The task of finding a possible contractor for a £165.2 million extension to Edinburgh’s tramline could begin as soon as next month if councillors vote through an outline business case for how the work would be completed.
Councillors will be asked to give initial approval to extend the existing 8.7 mile route from York Place in the east end of the city to Newhaven close to Leith harbour.
While a final decision will not be made until autumn 2018, a vote to go ahead at this stage would allow the City of Edinburgh Council to move to the next stage of appointing contractors and working up detailed plans.
It is thought work could start in 2019 with the first trams operating by 2022.
Council leader Adam Mcvey said: “As the fastest-growing city in Scotland, and with our existing system nearing capacity, we have to look at ways of enhancing our public transport system.
“The planned tram extension route takes in Scotland’s most densely populated area. Taken with low car ownership, developing high capacity transport to Newhaven would bring a range of local benefits in terms of boosting economic growth, creating jobs, enhancing accessibility, reducing congestion and improving air quality.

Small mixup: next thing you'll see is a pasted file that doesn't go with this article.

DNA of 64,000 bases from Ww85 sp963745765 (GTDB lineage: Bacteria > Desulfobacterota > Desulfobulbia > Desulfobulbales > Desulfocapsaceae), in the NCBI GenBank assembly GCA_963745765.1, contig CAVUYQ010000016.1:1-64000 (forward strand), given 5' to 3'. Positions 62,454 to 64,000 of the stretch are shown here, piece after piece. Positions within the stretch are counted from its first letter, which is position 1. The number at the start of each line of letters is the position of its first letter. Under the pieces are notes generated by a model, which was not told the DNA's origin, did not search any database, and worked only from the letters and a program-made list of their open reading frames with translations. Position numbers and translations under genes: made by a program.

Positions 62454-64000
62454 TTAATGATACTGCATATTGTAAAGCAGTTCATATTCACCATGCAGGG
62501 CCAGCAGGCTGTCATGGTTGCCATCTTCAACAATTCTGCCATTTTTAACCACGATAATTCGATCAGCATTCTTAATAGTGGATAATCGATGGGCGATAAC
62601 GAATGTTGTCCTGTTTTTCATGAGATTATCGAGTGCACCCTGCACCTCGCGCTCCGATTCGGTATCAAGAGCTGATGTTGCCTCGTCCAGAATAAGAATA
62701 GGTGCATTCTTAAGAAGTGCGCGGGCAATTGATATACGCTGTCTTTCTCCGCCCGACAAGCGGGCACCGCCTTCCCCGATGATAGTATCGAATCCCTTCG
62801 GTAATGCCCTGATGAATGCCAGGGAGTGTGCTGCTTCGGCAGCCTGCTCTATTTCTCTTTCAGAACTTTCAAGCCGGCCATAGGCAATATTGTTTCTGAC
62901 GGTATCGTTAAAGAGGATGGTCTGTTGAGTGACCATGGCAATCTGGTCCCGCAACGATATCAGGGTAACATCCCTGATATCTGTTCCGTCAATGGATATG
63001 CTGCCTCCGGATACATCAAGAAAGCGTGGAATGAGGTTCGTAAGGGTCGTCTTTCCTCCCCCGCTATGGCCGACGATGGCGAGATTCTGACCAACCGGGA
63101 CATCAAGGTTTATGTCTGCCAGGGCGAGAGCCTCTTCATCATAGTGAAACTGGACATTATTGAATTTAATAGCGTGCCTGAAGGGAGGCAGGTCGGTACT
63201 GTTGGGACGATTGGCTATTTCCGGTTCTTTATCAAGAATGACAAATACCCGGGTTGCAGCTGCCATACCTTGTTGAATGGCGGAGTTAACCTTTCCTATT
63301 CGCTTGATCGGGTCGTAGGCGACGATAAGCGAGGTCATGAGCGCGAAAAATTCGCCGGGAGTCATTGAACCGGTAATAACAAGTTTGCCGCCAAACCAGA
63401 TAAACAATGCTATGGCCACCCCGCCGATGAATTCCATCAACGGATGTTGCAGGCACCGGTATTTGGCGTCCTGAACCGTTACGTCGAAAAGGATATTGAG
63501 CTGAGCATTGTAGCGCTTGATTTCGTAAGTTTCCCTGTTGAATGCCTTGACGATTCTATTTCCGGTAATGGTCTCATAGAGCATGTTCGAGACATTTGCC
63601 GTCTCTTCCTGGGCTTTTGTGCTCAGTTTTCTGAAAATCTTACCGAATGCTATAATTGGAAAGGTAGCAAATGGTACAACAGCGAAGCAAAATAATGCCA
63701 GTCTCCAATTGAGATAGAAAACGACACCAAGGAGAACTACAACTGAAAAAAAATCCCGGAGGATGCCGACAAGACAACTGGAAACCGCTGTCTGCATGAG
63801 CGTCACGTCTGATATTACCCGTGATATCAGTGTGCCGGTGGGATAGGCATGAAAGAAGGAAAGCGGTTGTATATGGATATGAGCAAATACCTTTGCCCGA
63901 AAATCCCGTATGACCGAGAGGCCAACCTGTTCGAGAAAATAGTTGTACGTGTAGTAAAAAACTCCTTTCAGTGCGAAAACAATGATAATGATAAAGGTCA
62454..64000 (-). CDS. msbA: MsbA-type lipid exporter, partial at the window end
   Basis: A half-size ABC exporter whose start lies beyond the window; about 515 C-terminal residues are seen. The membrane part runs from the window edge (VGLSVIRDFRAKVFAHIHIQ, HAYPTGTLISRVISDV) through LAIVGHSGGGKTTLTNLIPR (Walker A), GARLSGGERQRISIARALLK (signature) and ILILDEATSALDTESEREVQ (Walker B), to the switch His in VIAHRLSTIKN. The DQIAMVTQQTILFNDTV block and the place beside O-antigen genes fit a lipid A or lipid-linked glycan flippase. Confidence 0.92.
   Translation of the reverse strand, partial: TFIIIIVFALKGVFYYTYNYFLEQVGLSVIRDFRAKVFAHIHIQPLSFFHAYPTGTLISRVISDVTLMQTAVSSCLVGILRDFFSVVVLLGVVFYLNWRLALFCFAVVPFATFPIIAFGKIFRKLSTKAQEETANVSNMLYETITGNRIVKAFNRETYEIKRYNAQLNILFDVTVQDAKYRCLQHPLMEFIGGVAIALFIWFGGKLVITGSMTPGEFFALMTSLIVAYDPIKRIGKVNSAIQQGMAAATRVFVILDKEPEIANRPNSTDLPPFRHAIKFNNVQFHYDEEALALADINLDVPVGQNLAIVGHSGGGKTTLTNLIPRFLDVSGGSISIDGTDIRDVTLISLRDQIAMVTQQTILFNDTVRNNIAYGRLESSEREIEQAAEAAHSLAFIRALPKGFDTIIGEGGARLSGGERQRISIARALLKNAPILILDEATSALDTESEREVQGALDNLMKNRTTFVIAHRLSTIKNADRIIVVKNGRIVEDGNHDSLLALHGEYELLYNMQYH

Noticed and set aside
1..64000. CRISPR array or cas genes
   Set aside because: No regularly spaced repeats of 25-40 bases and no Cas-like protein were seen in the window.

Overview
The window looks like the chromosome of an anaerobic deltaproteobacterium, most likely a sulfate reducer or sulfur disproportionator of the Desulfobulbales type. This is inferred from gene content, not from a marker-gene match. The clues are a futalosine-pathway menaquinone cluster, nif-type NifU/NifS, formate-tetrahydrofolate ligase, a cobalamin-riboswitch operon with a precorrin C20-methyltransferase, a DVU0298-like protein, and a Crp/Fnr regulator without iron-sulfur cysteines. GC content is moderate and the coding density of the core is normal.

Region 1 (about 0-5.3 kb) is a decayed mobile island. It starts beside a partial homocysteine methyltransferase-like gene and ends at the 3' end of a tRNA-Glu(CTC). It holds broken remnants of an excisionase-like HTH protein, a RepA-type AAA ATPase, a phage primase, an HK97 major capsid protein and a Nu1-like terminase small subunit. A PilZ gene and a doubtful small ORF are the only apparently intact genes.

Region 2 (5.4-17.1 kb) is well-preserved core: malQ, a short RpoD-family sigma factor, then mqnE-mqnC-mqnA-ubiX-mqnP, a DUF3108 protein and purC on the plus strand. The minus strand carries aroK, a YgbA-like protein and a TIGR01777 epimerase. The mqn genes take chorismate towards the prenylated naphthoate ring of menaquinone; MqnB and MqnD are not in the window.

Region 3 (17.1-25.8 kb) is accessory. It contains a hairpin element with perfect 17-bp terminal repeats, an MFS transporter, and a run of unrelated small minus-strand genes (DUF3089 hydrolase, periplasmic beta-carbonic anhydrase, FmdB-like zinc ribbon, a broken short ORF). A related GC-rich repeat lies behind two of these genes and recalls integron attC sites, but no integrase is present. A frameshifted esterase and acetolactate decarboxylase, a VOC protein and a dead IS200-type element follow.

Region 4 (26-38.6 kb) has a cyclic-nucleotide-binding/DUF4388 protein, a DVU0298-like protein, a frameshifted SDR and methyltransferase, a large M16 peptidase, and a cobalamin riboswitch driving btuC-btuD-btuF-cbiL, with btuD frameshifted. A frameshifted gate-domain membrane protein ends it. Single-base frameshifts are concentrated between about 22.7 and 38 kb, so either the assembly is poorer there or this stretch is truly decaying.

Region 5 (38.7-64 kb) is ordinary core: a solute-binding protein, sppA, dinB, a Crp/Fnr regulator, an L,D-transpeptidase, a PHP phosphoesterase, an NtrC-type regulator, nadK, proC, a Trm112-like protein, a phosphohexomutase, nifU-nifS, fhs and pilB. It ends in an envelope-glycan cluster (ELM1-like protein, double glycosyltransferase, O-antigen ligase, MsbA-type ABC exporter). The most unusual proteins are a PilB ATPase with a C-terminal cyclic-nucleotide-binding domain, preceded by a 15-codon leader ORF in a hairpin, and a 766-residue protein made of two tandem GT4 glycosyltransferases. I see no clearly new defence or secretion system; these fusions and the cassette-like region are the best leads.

“We’re now working to make sure that the business case is as robust as possible to ensure we have confidence that the project can be delivered on time and on budget.”
A report setting out the business case will go before the city council’s transport and environment committee for approval in principle on 4 September. If granted, the plan will go before full council on 21 September.
A report setting out the business case will go before the city council’s transport and environment committee for approval in principle on September 4.
If this is granted, the case will then go before the full council on September 21.
While the fine details are yet to be released, it is understood the case will include information about the introduction of a business compensation scheme for traders during construction.
It will also set out forecasts for the number of people using the trams, with this figure expected to double to 13 million in the first year if the extension is carried out.
If all goes ahead, it is thought construction would take approximately three years and, allowing for testing, passengers could expect to use the service in the first half of 2022.